Sweet CEO, Tom Mizzone Talks Sports and NFTs with the Hosts of “Wait…What?” Sports Business Podcast

Earlier this week, our founder and CEO, Tom Mizzone was on an episode of Wait…What? #sportsbiz chat with DP & McGhee, a podcast created and hosted by sports marketing industry veterans, Tim McGhee (“McGhee”) and David Paro (“DP”). AND — it is a great listen! Before the interview with Tom, DP and McGhee discussed a number of important events in the sports world including the passing of Sports icon: Bill Russell aka Lord of the Rings (11 Championship Rings!).

If you missed this episode, you’re going to want to listen to it in its entirety. You can find it here:

Below, is just a small taste of the Q&A they had around the topic of NFTs and Sports… how sports organizations can use NFT technology to improve fan engagement and a little bit about the upcoming Official NHL Digital Collectibles Program.

Why is it so important for a sports organization to have a strategy around NFTs before getting started?

Interestingly, this is a question we get asked on a daily basis as we activate teams, brands, and now leagues, and so, the answer I would give and the answer I do give when this question is posed to us by our brand partners is: You need a strategy because this technology can drive a lot of different brand initiatives. 24 months ago, NFT technology was really looked at as a means of transforming digital art… so we all know about the Beeple NFT drop that sold for $69 million, but the technology is now in a place where if you’re a team or a league, you can use NFTs to drive consumer engagement, to foster deep relationships with your fans, to put more butts in seats and drive ticket sales.

And those initiatives don’t just happen by accident, it requires really mapping out a cohesive journey for the fan. And what we do well at Sweet is help our brand partners create that NFT strategy and help them deliver an engaging fan journey. Anytime a brand calls us, we don’t just jump in and say: “okay, let’s get your project live ASAP”. The first thing we do is ask them — What are you trying to achieve? And the question I like to ask is — 12 months out… after launch when we look back — What would define unmistakable success in your minds? And if their answer is “well, we want to know who our fans” or “we want to engage our fanbase” or “we want to sell more tickets” or maybe it’s all of all the above… or it’s “we want to drive more revenue”; those are all good answers and each of those goals are really important, but they take time. You wouldn’t believe how many multi-billion dollar companies will call Sweet and ask: “Can you get us live by next Friday?” and the answer we give is — sure, we can get you live by next Friday, but we promise you, that’s not the best strategy. You have to take your consumers on a journey and really start to leverage the technology to check off those very important brand initiatives and that takes planning.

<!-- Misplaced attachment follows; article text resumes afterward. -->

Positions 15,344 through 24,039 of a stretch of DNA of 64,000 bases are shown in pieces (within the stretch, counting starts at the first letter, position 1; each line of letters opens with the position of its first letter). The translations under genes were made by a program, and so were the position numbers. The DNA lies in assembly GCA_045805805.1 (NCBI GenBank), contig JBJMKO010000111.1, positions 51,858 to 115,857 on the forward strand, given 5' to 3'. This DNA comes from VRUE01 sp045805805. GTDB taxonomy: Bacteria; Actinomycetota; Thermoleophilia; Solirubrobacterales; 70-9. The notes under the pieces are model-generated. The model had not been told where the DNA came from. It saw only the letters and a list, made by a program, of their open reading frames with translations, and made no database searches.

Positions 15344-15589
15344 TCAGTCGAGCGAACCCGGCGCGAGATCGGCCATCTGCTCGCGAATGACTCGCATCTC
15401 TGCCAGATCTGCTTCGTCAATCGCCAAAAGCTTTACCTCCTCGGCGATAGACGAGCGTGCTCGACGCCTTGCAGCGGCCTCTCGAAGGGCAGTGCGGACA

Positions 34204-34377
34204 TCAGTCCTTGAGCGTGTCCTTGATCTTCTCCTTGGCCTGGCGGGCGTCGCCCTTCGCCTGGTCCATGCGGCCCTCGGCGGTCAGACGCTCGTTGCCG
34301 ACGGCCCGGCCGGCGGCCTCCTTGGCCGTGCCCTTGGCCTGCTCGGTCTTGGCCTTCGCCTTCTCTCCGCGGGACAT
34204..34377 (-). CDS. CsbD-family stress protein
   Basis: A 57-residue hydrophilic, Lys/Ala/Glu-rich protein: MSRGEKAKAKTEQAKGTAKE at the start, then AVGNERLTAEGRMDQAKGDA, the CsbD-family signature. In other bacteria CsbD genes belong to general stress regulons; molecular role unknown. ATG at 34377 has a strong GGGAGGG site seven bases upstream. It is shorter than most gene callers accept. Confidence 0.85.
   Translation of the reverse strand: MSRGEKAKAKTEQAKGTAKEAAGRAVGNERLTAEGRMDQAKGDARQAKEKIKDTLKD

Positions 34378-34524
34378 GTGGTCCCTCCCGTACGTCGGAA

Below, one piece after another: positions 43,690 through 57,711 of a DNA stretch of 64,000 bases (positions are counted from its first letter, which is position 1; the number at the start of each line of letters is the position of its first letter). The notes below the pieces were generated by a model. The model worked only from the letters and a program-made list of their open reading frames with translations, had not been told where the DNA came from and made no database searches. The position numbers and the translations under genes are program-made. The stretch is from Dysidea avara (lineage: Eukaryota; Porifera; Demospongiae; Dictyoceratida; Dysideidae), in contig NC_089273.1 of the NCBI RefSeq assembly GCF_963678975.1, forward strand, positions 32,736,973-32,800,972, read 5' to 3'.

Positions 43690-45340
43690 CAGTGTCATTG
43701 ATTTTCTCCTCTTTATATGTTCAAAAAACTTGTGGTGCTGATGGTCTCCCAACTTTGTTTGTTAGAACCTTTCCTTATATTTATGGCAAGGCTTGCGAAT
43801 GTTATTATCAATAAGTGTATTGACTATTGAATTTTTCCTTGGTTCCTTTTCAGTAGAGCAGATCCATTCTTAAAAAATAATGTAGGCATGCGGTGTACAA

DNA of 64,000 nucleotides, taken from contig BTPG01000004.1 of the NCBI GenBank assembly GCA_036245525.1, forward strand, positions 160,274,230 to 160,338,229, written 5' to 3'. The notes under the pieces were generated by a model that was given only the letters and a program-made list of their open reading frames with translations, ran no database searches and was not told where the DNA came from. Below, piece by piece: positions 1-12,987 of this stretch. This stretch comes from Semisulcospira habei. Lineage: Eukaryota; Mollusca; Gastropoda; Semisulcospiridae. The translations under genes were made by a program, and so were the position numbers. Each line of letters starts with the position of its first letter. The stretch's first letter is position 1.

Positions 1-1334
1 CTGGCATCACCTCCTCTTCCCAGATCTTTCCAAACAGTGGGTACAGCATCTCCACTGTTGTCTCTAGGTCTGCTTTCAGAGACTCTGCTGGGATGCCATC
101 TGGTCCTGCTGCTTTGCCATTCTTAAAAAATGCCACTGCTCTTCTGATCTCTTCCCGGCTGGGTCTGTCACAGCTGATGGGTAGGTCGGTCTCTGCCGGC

You have to take your consumers on a journey and really start to leverage the technology to check off those very important brand initiatives and that takes planning.

What can you share about Sweet’s partnership with the NHL?

Well, the first thing I can share is it’s been 15 months in the making. And from what I’ve heard there were about 70 companies in contention to get this deal, so I’m very proud of our team at Sweet and all the work that’s gone into winning the deal. I remember the very first call we had with the NHL and I remember being blown away and impressed by their initial vision, and they’ve stayed very anchored to that vision since day one which is over and over and over hammering home on this concept of being fan first… wanting to be different, wanting to put the fan experience front and center as the most important aspect; it wasn’t about revenue, it wasn’t about data, it was: how do we make a very fun, compelling consumer experience where the fans can experience the sport they love at a whole new level.

And to the NHL’s credit, they understood some of the biggest hurdles we had to knock over to make that happen, so for example- you see other leagues and programs that are really watered down in the types of IP that can be turned into NFTs because they don’t have all the rights. With this particular deal, we were able to do a deal with the NHL, the Alumni Association, and the Player Association — that is fan first… and the team marks. And so, what do I mean… why is that fan first? well, it means that now fans can see that historic Gretzky moment in all its glory. We can bring a collectible or a player into the ecosystem and that player can be wearing the official jersey. You see some of these crazy NFT drops and you wonder: Why is this famous athlete wearing a white T-shirt? Why isn’t he in uniform? Why is he not wearing the helmet?

And so, it started with making sure all the anchor tenant parties were involved. Bringing all that together into a common deal makes it really phenomenal for the fans, so we have historic video highlights and we have the current season, historical seasons, and then digital collectibles on top of it all. When you bring all that together, you can create really compelling consumer experiences — unwrapping packs, or in our case — blocks of ice that will break open to reveal amazing video moments… you have gamification, questing, IRL, and even extensions into the metaverse, meaning — what does it mean to own one of these NFTs and what utility does it bring me, not only in the real-world or real life, but also in blockchain games and metaverse experiences. It’s a very comprehensive program; the team is deep in development right now, and we can’t wait to reveal it to the world. It’s going to be awesome.

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